Preparing the Fall Garden

Homeowner Jim Vore getting the job done. Cleaning the garage roof preserves it and makes the garden look nicer. Photo by Moira Egan

No summer in recent memory has been so mild. By mid-August, Washington was running 40 percent below normal in 90-degree days. This means we gardeners have energy, so let’s put it to good use and get a jump on fall planning and planting. 

Fall Perennials

Over the years I’ve cultivated fall blooming perennials in my garden. Unlike their prim spring cousins, the fall bloomers tend to be wild and floppy. They speak in long, run-on sentences. In my garden the combination of Fireworks goldenrod (Solidago rugosa “Fireworks”) and Chocolate eupatorium (Eupatorium rugosum “Chocolate”), both in the aster family, with Autumn Joy sedum and late blooming summer phlox (Phlox paniculata) project irrational exuberance right up until frost. With bright red dogwood berries and burgundy foliage above them, it’s a nice reward for saving space for plants that bring up the seasonal rear. Even after the frost I don’t cut them down until late winter, preferring to keep the whole mess intact for birds to take shelter in during winter storms. 

I also grow toad lily (Tricyrtis formosana “Samurai”), which is blooming now with its orchid lookalike flowers and will continue to do so until the frost. Samurai is nearly carefree and its variegated foliage brightens up a shady corner. Planted near evergreen hellebores, which can bloom as early as February, you get flowers at the either extreme end of the growing season.

Plant Now

This is a great time for planting trees, bulbs, and cool weather edibles. Trees love the long days above freezing when they can focus solely on root production without the distraction of having to make flowers and foliage at the same time. No matter what you buy, go to a reputable source and be sure you know the species and cultivar you are getting, especially if you have a tight space. Understand how tall and wide the tree you select will become. When you plant trees (or shrubs) in the fall, keep them well watered until winter. Don’t let the cooler temperatures fool you; they need water to grow those roots.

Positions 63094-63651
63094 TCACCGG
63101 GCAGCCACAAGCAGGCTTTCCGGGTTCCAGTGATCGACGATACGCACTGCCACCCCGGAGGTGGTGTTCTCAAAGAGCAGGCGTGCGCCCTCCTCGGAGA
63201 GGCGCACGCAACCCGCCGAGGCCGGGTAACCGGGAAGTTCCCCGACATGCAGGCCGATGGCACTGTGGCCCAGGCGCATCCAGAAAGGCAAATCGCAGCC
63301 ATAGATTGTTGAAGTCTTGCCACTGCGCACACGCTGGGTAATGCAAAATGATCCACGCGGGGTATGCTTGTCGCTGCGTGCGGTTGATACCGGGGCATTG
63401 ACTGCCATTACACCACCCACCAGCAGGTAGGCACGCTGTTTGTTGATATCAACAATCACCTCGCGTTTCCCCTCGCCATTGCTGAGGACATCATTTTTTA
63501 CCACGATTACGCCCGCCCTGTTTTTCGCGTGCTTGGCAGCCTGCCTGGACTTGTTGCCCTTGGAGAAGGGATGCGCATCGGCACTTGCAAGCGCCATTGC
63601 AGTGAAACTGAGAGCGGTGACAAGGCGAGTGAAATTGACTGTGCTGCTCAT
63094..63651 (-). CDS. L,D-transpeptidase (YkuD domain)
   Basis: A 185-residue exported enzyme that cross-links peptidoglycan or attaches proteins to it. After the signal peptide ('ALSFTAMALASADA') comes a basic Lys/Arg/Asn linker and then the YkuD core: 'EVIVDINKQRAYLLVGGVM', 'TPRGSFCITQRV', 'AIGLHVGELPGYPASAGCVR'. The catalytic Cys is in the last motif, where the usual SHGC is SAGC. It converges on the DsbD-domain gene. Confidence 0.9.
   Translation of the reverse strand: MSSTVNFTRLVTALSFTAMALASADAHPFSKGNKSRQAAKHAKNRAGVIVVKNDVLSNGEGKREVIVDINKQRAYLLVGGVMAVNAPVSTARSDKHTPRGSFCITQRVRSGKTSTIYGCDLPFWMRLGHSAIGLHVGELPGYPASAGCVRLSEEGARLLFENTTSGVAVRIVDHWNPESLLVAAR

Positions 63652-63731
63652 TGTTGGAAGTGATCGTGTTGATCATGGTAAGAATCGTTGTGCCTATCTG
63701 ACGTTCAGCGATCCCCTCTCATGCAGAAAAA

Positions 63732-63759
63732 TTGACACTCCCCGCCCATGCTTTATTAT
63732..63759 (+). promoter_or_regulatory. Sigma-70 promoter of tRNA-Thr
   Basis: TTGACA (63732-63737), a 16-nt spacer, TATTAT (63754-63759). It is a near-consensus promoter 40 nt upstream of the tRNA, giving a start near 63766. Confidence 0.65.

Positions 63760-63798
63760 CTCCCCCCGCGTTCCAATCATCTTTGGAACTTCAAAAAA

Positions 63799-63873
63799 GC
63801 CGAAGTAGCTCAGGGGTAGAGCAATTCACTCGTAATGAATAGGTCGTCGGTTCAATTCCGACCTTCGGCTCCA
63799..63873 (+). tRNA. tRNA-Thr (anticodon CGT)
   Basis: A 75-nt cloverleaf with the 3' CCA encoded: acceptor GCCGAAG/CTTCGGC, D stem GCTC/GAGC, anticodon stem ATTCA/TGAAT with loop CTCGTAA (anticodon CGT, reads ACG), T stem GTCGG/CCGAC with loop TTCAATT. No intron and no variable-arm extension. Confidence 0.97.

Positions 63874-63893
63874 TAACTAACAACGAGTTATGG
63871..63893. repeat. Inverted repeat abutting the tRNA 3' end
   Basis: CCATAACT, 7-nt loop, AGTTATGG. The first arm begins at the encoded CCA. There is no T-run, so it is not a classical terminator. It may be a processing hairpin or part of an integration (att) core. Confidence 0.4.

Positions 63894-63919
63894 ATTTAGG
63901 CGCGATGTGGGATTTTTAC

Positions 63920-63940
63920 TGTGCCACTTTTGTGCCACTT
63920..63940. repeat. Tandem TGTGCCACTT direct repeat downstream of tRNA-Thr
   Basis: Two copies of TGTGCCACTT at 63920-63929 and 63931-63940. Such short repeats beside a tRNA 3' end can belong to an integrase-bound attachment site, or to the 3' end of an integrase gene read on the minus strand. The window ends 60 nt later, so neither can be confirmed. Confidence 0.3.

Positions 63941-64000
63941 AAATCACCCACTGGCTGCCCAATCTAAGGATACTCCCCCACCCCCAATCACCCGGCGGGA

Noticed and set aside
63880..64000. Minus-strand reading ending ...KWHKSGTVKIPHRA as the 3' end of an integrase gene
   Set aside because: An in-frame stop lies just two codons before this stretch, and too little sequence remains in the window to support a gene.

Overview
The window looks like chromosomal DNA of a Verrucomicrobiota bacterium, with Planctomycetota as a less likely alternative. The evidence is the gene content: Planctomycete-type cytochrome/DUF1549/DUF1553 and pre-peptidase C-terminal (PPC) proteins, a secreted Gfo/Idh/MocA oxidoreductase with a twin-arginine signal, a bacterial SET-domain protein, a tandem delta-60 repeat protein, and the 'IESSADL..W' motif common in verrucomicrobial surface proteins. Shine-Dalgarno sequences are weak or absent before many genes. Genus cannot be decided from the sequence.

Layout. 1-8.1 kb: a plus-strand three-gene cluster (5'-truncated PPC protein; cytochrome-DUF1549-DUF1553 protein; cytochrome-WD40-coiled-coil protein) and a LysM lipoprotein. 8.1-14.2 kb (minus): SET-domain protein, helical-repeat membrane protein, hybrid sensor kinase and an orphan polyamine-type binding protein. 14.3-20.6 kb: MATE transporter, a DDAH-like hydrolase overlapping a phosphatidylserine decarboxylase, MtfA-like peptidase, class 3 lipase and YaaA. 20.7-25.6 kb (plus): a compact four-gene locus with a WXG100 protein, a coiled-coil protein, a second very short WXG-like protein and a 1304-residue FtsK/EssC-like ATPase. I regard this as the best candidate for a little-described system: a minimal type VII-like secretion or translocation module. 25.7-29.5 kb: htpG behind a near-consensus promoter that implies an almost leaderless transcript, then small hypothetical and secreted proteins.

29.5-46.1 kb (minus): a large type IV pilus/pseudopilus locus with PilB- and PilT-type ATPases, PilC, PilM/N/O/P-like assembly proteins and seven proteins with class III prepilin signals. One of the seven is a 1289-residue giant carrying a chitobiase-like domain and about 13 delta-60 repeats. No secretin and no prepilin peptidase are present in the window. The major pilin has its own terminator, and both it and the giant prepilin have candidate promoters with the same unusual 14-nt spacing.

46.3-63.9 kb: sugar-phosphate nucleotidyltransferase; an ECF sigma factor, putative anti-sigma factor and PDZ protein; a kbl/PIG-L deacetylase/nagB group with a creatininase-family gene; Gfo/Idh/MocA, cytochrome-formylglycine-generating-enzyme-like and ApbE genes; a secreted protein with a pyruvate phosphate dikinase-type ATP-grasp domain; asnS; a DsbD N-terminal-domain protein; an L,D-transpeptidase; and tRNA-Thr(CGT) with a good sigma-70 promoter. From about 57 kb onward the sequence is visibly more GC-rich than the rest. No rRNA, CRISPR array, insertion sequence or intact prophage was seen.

A chapter in Jan Johnsen’s new book, “Heaven Is a Garden” (St. Lynn’s Press), is devoted to trees and might provide just the inspiration you need. Johnsen conjures up the beauty and ancient mystery of trees and mixes her stories with practical advice on species, types of plantings, and even symbolism of various species. This eight-inch-square book is full of good design ideas with illustrations from gardens designed by the author. 

It’s time to order bulbs too, especially popular ones that sell out quickly like large globe allium. For specialty bulbs that may not be available locally try Brent and Becky’s Bulbs, https://store.brentandbeckysbulbs.com, based in Gloucester, Va., east of Richmond. Brent and Becky Heath are bulb hybridizers and third-generation bulb growers. Check out allium Sugar Melt, the dark-plum-colored helleborus Midnight Ruffles, or the early spring daffodils Orange Comet. The Heaths will present a workshop on Oct. 25 for the Annapolis Horticulture Society called “Let’s Have a Plant Orgy in an Earth Friendly Way,” accompanied by a living flower arrangements workshop. Check their website for details.

Local edible gardeners are extending the growing season more and more. Now is time to plant cool season crops like peas, chard, kale, parsnips, carrots, radishes, garlic, lettuce, and spinach. One great way to plant is in fabric Smart Pots, http://smartpots.publishpath.com. These practically weightless foldable containers encourage root production, unlike plastic containers. They come in many sizes and can be used on decks or concrete as well as on garden soil. I plan to start rainbow chard in mine and mix in garlic when it gets a little cooler. The garlic will overwinter and produce bulbs later next spring, and with luck I will be able to harvest the chard for Thanksgiving dinner.